Cotton thermals aren’t the worst idea. You’ll hear the phrase “cotton kills” a lot, but it truly depends on your circumstances. If you are hiking in a remote area with any weather condition being possible, then it’s probably best to leave the cotton at home. If you’re car camping and it’s going to stay dry, then cotton thermals will work just fine.
If the weather turns while car camping, don’t be afraid to bail. Even if you’re at a campground it can be dangerous to be outside during cold weather conditions. See our guide here to see what to wear while car camping in 30 degree weather.
Now, if you’re going to a remote area away from help and where staying warm is important for survival, cotton does retain moisture against the skin. This actually disrupts the garment’s ability to insulate and furthermore can cause evaporative cooling. This is very dangerous in cold conditions since the excess moisture could potentially lead to disorientation, hypothermia, and potentially death.
Fabrics like rayon, corduroy and bamboo also fall into the cotton category and are not advisable for the extreme cold winter conditions.
What To Wear Over Thermals
Now that we have figured out what to wear under our thermals, let’s figure out what to put on over the thermals. The number of layers you wear depends on how cold it is and what activities you are planning on doing. As much as you do not want to be cold, you do not want to overheat either.
Making sure to pick a base layer that is appropriate in weight and material is extremely important and can dictate the rest of your clothes.
Here are some examples of what you wear over your thermals:
You can wear a short or long sleeve shirt over your thermals depending on the climate conditions.
As mentioned before, some fabric choices, like cotton, are not ideal for being worn during extreme winter conditions because it will retain moisture, including perspiration and takes a longer time to dry. So, it is best to choose one of the other available fabric choices. You may want your t-shirt to be a bit less snug than usual so that the thermals fit comfortably underneath.
If you plan on being in a very cold area, it would be best to wear a sweater over your thermals and t-shirt layers.
If the area is not extremely cold, you could skip either a t-shirt or sweater, it is up to you. Just like your thermals, the sweater should be stretchable and not prevent your full range of motion. You also want to make sure the sweater is comfortable, there is not much worse than wearing an itchy wool sweater when you are on a long, strenuous hike or other adventure.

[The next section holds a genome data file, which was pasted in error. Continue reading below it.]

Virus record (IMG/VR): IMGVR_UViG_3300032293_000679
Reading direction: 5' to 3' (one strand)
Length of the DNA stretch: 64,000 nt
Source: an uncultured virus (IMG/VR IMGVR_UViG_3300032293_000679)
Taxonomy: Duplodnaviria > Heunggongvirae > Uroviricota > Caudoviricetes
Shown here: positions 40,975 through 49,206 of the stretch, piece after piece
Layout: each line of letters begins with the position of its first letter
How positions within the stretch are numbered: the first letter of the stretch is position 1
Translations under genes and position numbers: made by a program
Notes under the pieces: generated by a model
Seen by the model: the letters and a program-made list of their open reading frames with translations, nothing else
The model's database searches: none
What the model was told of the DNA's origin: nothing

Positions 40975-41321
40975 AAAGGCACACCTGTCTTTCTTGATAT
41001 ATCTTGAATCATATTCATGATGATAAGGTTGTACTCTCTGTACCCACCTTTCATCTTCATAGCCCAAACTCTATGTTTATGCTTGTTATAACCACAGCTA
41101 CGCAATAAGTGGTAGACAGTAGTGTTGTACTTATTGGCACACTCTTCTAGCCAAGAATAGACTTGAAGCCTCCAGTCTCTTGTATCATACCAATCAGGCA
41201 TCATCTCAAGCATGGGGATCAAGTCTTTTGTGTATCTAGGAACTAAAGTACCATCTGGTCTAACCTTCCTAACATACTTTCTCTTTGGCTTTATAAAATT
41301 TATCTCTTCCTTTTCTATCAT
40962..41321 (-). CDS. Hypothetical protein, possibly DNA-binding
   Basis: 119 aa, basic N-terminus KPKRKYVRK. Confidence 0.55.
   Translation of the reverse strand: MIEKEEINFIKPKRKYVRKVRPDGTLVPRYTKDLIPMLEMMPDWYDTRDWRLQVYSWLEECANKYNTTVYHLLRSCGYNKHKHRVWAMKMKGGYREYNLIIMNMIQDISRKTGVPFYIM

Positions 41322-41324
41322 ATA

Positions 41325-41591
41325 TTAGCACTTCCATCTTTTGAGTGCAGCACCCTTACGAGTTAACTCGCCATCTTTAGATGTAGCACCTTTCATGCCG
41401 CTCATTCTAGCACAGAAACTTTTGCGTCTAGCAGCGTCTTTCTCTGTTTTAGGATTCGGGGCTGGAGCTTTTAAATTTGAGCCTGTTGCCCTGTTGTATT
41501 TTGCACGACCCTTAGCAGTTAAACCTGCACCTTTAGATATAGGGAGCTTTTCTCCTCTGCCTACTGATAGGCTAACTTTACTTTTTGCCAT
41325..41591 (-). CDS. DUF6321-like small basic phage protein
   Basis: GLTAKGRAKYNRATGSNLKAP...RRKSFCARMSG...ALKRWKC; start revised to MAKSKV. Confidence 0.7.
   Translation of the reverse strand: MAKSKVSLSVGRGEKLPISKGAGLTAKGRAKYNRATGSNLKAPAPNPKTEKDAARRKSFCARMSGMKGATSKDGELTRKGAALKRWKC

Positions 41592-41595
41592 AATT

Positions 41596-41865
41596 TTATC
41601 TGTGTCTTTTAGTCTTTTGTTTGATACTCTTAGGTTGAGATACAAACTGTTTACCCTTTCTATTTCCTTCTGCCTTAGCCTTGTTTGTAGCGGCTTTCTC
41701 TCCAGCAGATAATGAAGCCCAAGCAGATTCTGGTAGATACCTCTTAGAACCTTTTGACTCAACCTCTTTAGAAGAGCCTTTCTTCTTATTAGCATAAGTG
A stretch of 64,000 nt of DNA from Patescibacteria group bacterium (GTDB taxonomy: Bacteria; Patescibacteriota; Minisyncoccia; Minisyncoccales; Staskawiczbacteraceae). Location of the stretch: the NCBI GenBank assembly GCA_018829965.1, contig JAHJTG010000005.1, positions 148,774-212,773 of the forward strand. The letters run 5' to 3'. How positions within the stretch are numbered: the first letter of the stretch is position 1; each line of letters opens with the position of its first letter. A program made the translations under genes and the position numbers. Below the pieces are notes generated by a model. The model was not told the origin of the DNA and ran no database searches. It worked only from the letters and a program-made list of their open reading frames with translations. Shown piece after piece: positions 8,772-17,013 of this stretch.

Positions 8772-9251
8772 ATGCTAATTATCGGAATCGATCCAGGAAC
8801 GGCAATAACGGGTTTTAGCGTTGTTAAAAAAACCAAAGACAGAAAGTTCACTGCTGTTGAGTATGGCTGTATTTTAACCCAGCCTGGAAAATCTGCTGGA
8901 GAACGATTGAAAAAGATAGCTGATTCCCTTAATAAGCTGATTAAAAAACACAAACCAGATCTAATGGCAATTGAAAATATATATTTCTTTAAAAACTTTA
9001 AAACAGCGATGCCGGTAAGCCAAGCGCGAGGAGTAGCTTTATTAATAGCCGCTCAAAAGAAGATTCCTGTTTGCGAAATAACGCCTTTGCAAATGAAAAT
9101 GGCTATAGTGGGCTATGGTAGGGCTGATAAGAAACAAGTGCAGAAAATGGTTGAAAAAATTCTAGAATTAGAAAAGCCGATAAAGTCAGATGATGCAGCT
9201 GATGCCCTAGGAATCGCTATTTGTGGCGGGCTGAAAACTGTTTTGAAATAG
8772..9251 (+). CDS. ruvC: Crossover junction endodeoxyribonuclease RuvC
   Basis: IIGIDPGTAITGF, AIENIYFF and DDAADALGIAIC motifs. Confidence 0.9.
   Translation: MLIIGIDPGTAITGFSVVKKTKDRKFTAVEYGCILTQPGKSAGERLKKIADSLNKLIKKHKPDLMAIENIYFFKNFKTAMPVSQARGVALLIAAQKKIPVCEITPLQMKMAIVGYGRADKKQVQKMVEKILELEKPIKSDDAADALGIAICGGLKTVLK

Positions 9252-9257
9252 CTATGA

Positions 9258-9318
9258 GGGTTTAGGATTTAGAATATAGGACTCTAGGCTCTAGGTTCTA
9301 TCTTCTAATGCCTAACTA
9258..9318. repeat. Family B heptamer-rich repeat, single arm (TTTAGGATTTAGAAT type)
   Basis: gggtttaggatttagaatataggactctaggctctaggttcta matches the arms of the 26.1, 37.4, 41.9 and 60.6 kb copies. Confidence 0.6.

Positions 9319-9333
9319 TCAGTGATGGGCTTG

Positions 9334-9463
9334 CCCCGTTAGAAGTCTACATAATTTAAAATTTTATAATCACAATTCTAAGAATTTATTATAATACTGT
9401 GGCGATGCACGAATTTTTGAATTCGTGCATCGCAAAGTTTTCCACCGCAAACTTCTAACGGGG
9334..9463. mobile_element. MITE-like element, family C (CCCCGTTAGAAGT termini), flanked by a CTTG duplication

You could also opt for a fleece pullover, a vest or something similar to keep you warm and comfortable on top of your other two layers.
In fact my favorite option is to wear a fleece sweater over my shirt and base layer. Fleece is a great material for the middle-layer. You can learn more about fleece at our post here.
This is the easiest layer to put together. It is best to wear waterproof and windproof hard-shell pants with full-length zippers on the sides which you can unzip and will serve as ventilation when you start to get warm. Make sure you are able to comfortably squat, run and climb in them depending on the activity.
For me, I wear a heavy weight base layer thermal during cold weather that’s 100% polyester. On top of this I wear a pair of pants that has a fleece lining with a hard-shell exterior that does a great job as a windbreaker.
There are so many types of jackets to choose from, and again, it depends on just how cold it is outside. In extreme cold, it is best to wear a long, hooded parka, that is insulated with goose down. In more mild temperatures you could get away with a wind breaker or lightly lined jackets. Also, be sure to find a jacket that is water resistant if you will be out in rain, snow or ice, the last thing you want is a soggy top layer that drenches the rest of your body.
Don’t forget your hat, scarf and gloves, these can be easily removed if you start to get warm but will provide extra warmth when you are feeling cold. Also, a good warm pair of socks is essential and should be changed if they get wet. These accessories will take your warmth and comfort to the optimal level.
Dressing for activities in the cold winter air is not as challenging as it seems. The thermals go under your regular clothes of pants and a shirt; they are just an added layer of warmth and protection from the harsh cold air. A big jacket goes on top of everything else. Easy!
Now that you know what to wear under and over your thermals, you are ready to go. Good luck on your cold weather adventure, stay warm!